The other and greater point is that God has provided a solution to the human predicament. The need ‘to hear the Word of God’ is where this starts (v.1b). It is not an accident that Luke here uses the expression ‘the Word of God’ for the first time in his Gospel, because it lays down the bedrock truth that Jesus came to do his Father’s will.

Even the Son of God must point heavenward for the source of his mission, his message and his authority. It is all from God, not from man. That is why Jesus and the apostles constantly expounded the Old Testament Scriptures.

It is also why Paul told the elders from Ephesus, ‘I have not shunned to declare to you the whole counsel of God’ (Acts 20:27). Without God’s Word, there is no good news for the world.

We should love to hear what Jesus loved to teach and preach; not cute stories, not heartstring-tugging psychodramas, not sociology, not politics, not abstract morality lectures, but all of holy Scripture, ‘the whole counsel of God’.

Power of God (Luke 5:4-7)

Why did Jesus go fishing after his preaching? This, by the way, would have been on a week day, as there would certainly have been no fishing on the Jewish sabbath. It certainly was not for recreation. Jesus had an agenda and a serious point to get across to his disciples, then and now.

One likely reason is that Jesus wanted to highlight that lots of people need to be reached. The presence of ‘the multitude’ is to be connected with the charge to his disciples to ‘let down your nets for a catch’ (v.4). Linking the two makes for a living parable of their new calling. Just as the fisherman aims at a target, so too does the preacher of God’s Word.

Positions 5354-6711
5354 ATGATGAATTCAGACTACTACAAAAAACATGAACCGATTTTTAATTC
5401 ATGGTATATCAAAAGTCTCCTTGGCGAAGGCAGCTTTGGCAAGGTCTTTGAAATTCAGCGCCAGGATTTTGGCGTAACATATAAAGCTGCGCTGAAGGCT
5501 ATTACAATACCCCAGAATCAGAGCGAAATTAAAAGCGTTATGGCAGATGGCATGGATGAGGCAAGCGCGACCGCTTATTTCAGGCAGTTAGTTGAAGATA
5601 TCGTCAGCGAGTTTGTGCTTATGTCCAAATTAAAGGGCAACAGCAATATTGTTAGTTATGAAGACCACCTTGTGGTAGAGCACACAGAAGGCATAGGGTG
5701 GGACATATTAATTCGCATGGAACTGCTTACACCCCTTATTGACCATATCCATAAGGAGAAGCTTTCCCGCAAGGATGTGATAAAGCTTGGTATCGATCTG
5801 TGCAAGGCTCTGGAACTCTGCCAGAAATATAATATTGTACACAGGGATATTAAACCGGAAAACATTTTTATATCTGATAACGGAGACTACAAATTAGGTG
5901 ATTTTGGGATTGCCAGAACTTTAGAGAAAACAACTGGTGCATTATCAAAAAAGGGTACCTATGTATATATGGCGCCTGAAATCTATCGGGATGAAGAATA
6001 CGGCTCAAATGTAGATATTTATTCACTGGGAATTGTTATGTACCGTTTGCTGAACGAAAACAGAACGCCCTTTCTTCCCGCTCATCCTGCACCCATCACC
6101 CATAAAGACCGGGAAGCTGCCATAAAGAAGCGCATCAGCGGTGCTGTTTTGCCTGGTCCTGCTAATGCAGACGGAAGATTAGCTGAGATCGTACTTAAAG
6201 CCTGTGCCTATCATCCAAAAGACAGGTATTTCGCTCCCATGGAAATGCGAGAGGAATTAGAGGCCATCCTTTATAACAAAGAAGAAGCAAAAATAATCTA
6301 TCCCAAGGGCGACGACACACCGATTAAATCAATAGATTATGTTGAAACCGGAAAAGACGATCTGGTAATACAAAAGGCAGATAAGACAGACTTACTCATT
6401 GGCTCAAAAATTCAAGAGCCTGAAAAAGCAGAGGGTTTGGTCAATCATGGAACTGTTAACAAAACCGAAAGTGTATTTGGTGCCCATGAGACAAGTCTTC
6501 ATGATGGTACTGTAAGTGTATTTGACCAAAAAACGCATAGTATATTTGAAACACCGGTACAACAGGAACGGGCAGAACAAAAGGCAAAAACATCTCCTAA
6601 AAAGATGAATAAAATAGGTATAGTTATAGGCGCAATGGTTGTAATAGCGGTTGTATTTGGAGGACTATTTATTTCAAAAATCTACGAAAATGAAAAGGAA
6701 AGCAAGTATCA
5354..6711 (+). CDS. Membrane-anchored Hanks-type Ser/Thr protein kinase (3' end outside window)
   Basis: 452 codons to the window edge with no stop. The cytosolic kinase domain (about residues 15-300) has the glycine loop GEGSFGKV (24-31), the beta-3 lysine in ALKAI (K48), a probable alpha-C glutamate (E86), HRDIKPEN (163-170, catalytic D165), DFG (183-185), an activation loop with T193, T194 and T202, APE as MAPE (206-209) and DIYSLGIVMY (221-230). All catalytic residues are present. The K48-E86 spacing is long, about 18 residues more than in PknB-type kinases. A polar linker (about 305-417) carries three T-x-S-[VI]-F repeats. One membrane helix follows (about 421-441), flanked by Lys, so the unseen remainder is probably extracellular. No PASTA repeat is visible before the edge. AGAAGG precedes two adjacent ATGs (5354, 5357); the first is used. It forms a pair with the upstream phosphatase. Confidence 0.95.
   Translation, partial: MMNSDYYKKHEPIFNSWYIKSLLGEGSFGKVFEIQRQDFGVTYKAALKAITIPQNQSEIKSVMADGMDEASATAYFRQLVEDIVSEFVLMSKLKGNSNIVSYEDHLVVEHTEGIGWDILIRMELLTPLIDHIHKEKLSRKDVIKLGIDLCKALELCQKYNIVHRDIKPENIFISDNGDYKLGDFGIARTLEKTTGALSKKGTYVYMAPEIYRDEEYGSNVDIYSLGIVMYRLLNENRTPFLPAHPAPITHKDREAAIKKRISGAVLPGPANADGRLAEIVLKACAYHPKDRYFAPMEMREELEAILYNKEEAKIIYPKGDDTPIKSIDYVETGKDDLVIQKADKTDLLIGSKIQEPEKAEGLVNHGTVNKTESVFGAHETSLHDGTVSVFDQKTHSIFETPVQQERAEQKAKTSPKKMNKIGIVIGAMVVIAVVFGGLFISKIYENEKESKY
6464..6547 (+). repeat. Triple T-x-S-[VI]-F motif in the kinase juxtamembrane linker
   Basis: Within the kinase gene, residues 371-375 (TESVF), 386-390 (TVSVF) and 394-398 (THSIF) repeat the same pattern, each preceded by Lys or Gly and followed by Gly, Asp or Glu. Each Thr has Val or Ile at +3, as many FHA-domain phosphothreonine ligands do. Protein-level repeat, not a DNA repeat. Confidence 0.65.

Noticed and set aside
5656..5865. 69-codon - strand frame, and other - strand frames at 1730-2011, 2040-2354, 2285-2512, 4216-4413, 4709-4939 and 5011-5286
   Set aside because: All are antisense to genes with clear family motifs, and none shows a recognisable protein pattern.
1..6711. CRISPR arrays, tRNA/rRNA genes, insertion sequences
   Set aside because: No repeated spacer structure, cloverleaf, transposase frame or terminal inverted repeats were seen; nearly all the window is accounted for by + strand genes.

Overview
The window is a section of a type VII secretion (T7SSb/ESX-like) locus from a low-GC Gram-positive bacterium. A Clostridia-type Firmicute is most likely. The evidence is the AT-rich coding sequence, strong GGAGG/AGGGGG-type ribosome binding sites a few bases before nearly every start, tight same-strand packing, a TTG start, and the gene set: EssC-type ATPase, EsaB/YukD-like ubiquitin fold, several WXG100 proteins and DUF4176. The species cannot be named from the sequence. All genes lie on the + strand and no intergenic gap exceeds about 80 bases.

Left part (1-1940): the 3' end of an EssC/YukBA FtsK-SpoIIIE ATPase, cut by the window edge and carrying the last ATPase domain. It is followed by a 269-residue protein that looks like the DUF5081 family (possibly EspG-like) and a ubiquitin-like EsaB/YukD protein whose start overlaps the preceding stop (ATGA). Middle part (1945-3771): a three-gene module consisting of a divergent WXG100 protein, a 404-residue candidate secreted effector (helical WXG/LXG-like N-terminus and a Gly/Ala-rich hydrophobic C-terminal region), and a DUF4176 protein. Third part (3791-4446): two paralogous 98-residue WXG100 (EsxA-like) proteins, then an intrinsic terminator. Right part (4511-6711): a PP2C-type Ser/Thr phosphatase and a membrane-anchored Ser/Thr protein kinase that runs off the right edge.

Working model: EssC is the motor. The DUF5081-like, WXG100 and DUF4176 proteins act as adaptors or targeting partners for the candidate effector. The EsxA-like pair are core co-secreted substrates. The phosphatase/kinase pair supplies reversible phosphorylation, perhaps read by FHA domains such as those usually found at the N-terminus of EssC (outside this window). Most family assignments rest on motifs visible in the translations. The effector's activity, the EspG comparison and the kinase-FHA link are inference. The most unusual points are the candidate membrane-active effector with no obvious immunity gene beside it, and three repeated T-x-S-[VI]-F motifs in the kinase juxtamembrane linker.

A second reason is that the disciples who had already been called by Jesus (Matthew 4:18; Mark 1:16) had not yet plunged whole-heartedly into their calling and discipleship. What were they doing presently? They were still fishing for fish!

They had not gone the whole hog and given up their old lives to follow Jesus. The Lord is giving them a wake-up call. Peter and the others were still in their old calling. Jesus was now revealing himself and his mission so as to impel them to new obedience. Perhaps you, the reader, need a wake-up call to get on with God’s calling for your life?

Jesus’ message is now sealed by a unique manifestation of the power and authority of God, which like all the miracles is a divine attestation of Jesus’ ministry as that which is truly of God.

Peter’s response was to tell Jesus that they had already ‘toiled all night and caught nothing’. He would, however, do as Jesus asked and try again (5:5). The result is a stupendous catch, so large that the ship begins to founder and they have to call on the other boat to help them (5:6-7).

What were they to take from this? Forget all naturalistic explanations; this was a miracle of God, which consisted in two things: a catch beyond all expectations and a catch in the daytime. They fished by night in those days, because of the visibility of the nets by day and the fact that many fish rise to feed at night.

What is the great point here? It is that Jesus is teaching them ‘as one having authority, and not as the scribes’ (Matthew 7:29), and therefore they should hear him with the utmost urgency and seriousness. And that is precisely how Peter and others respond to what they are hearing and witnessing.

Gordon Keddie served for 40 years in pastoral ministry with Reformed Presbyterian churches in Pittsburgh (PA); Wishaw, Scotland; State College (PA); and Southside, Indianapolis. He is a well known writer and conference speaker.